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[December 23, 2010]


SUNY Downstate’s School of Public Health Receives Full Five-Year Accreditation

The School of Public Health at SUNY Downstate Medical Center has received full accreditation from the Council on Education for Public Health for the maximum period of five years.  While the Council had previously accredited the school’s five Master of Public Health degree programs and four Doctor of Public Health degree programs, this is the first accreditation for the school itself.

Pascal James Imperato, MD, MPH&TM, founding dean and dean of the School of Public Health, said, “The accreditation of our school is a major milestone for Downstate, Brooklyn, and New York City. With an emphasis on urban and immigrant health, the school has already had a major impact on improving the health and well being of the people of Brooklyn through its numerous collaborative community-based health promotion and disease prevention programs.”

The SUNY Downstate School of Public Health is the first accredited school of public health in the history of Brooklyn, and only the second such school in New York City. It is also the first accredited school of public health at a publicly supported university in New York City.
 
The multi-phase accreditation process for the school began in 2008 with the initiation of a self-study process that involved many internal and external stakeholders. An accreditation site visit took place in late June 2010, following the submission of an extensive self-study document.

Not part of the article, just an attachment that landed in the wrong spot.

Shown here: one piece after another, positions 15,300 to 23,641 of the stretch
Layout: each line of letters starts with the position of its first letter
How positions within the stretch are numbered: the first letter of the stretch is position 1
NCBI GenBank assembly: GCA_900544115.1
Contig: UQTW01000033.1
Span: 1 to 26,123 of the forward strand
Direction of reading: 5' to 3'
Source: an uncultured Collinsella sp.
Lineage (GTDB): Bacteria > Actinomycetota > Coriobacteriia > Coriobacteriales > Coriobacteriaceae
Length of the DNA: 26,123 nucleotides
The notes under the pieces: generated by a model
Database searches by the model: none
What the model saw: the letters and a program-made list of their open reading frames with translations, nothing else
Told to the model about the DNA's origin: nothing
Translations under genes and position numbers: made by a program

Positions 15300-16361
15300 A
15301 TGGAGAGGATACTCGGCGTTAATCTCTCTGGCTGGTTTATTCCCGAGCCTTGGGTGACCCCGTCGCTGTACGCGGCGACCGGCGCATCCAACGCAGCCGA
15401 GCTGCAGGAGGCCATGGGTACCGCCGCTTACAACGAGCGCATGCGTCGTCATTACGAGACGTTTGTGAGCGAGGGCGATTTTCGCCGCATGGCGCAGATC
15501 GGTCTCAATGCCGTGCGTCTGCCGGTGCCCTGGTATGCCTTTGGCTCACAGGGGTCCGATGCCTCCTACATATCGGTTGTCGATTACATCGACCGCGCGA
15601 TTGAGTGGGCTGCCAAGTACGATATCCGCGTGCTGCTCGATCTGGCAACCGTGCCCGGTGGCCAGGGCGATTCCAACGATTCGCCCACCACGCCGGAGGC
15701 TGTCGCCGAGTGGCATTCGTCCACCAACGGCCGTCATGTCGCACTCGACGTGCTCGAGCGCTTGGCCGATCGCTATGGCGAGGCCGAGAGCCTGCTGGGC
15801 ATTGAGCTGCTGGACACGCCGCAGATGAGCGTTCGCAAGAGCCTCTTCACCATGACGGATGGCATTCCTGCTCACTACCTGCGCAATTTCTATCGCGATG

The School of Public Health began in 2001 as a Master of Public Health Program offering one degree and admitted its first 12 students in 2002.  Over the subsequent years, the program's degree offerings and enrollment greatly expanded.  With this growth, the Master of Public Health Program became the Graduate Program in Public Health in 2008 and the School of Public Health in 2009. The school currently has an enrollment of 125 students and over 100 alumni.
 
As an accredited school, the SUNY Downstate School of Public Health joins the ranks of only forty-seven such schools nationally accredited and becomes eligible to compete for millions of Federal dollars restricted to such schools. The school is now also eligible to use the common application process for students that is sponsored by the Association of Schools of Public Health, a privilege restricted to nationally accredited schools.

 

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SUNY Downstate Medical Center, founded in 1860, was the first medical school in the United States to bring teaching out of the lecture hall and to the patient’s bedside. A center of innovation and excellence in research and clinical service delivery, SUNY Downstate Medical Center comprises a College of Medicine, Colleges of Nursing and Health Related Professions, a School of Graduate Studies, a School of Public Health, University Hospital of Brooklyn, and an Advanced Biotechnology Park and Biotechnology Incubator.
SUNY Downstate ranks eighth nationally in the number of alumni who are on the faculty of American medical schools. More physicians practicing in New York City have graduated from SUNY Downstate than from any other medical school.

 

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